The “Arrested Development” stars will come together once again for a second outing on Netflix - and fifth season overall. Now, the cult comedy series’ star is sharing some details about what fans can expect when the new episodes finally drop.
Speaking to Entertainment Weekly’s radio show, actor Jason Bateman shared some details about the fifth season and where it picks up in relation to the fourth.
[Spoiler Alert: The remainder of this article will discuss spoilers for Season 4 of “Arrested Development.”]
“The central spine of that story is the death of Liza Minnelli's character, and a bit of whodunit, who may have done it,” he said. “That’s sort of a central thread around which [creator Mitch Hurwitz] is going to braid in all the colorful plot complications that he knows how to do.”
Fans will note that Minnelli has played Lucille Austero on the hit series since its first season. At the end of Season 4, she goes missing at a 2012 Cinco de Cuatro celebration. Buster Bluth is arrested in connection with the crime, but the true circumstances of what happened are a mystery that the show will apparently address in Season 5.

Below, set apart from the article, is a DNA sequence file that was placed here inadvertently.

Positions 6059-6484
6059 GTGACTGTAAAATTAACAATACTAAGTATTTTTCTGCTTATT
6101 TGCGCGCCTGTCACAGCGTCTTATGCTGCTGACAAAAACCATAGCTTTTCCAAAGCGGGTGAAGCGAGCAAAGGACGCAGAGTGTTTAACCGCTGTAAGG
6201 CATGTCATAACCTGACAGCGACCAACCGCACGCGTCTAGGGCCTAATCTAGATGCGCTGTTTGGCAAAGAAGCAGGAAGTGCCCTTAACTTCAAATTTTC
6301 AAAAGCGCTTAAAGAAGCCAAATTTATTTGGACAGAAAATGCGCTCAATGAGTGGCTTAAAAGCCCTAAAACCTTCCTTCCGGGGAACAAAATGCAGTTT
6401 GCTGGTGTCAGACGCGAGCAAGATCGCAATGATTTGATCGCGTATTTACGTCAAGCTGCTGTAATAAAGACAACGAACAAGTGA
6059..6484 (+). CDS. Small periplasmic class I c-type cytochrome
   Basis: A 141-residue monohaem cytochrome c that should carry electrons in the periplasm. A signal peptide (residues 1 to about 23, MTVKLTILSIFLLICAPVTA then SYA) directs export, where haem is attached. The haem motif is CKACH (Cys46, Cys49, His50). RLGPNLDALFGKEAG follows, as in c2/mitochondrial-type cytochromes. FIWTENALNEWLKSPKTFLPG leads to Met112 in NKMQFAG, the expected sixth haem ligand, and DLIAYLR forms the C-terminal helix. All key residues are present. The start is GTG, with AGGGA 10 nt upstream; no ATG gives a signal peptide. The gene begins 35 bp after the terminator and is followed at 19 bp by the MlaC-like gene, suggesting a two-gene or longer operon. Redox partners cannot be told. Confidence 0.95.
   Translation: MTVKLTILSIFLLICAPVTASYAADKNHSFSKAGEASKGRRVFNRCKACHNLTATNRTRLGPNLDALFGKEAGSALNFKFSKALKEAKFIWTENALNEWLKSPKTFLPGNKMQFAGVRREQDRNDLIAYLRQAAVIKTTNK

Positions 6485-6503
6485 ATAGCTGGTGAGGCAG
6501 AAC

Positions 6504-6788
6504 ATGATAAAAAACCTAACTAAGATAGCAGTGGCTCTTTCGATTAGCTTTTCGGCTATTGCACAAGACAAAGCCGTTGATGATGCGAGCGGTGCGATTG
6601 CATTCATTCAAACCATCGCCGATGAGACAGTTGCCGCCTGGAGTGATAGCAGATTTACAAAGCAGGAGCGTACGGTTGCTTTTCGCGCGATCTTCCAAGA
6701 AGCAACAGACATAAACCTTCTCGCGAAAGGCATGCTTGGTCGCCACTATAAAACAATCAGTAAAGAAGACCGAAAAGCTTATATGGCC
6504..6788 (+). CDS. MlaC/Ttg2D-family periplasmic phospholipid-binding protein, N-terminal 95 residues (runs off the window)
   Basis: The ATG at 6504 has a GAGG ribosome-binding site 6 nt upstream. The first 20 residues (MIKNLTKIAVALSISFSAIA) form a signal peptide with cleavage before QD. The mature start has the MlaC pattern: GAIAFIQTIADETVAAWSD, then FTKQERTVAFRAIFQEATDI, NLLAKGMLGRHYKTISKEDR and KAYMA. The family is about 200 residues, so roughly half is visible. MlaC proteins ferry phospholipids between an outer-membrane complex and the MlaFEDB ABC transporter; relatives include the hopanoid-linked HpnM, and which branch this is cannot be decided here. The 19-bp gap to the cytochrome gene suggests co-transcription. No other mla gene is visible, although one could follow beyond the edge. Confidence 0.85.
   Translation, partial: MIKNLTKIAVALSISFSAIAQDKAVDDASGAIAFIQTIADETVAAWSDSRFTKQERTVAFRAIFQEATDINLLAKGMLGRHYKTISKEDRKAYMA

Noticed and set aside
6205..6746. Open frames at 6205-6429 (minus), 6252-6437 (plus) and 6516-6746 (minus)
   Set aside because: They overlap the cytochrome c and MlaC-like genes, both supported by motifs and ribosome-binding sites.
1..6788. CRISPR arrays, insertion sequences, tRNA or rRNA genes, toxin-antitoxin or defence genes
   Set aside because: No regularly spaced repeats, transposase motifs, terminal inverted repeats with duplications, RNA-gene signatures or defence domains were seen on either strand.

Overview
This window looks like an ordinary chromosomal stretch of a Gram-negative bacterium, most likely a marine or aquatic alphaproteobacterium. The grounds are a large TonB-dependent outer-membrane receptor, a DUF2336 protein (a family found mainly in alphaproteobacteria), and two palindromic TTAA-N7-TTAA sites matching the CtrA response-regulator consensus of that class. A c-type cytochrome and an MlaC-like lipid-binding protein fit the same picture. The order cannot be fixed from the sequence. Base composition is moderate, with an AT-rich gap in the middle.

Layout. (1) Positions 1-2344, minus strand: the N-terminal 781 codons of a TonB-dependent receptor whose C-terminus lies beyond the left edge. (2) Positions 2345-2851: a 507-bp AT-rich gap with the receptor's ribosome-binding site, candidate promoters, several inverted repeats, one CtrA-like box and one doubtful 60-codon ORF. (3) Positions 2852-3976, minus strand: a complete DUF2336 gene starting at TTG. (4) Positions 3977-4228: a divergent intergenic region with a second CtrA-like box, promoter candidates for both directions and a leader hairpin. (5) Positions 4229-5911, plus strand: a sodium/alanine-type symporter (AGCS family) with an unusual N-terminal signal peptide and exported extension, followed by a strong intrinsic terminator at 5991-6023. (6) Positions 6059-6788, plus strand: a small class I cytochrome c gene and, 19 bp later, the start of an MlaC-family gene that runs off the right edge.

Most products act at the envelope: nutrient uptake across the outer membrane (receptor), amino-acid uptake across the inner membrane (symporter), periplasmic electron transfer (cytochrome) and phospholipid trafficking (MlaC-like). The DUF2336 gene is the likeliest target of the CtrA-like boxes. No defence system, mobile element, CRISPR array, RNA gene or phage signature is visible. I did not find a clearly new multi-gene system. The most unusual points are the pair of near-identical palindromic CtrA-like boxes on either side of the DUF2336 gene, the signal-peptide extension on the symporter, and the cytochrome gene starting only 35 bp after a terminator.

Bateman is perhaps the best voice to discuss the future direction of the show as he’s filled the only level-headed role on the comedy for years. His character, Michael Bluth, serves as the audience’s surrogate - the sanest member of this clan who shares and shapes viewers’ wonderment at the lunacy whirling around him. In recent years, he’s taken a step away from acting in comedies to more challenging projects like directing and dramatic roles. His most recent project sees him playing a significantly more serious character than Michael on the Netflix series “The Ozarks.”
“Acting changed for me a while ago when I started to become disenchanted with pretending to be other people,” he said. “I’m not interested in tricking you into thinking I’m somebody else. My challenge with acting has now changed into a different goal: to give me another hand on the wheel, along with directing, to steer the audience through the story.”
The Associated Press contributed to this story.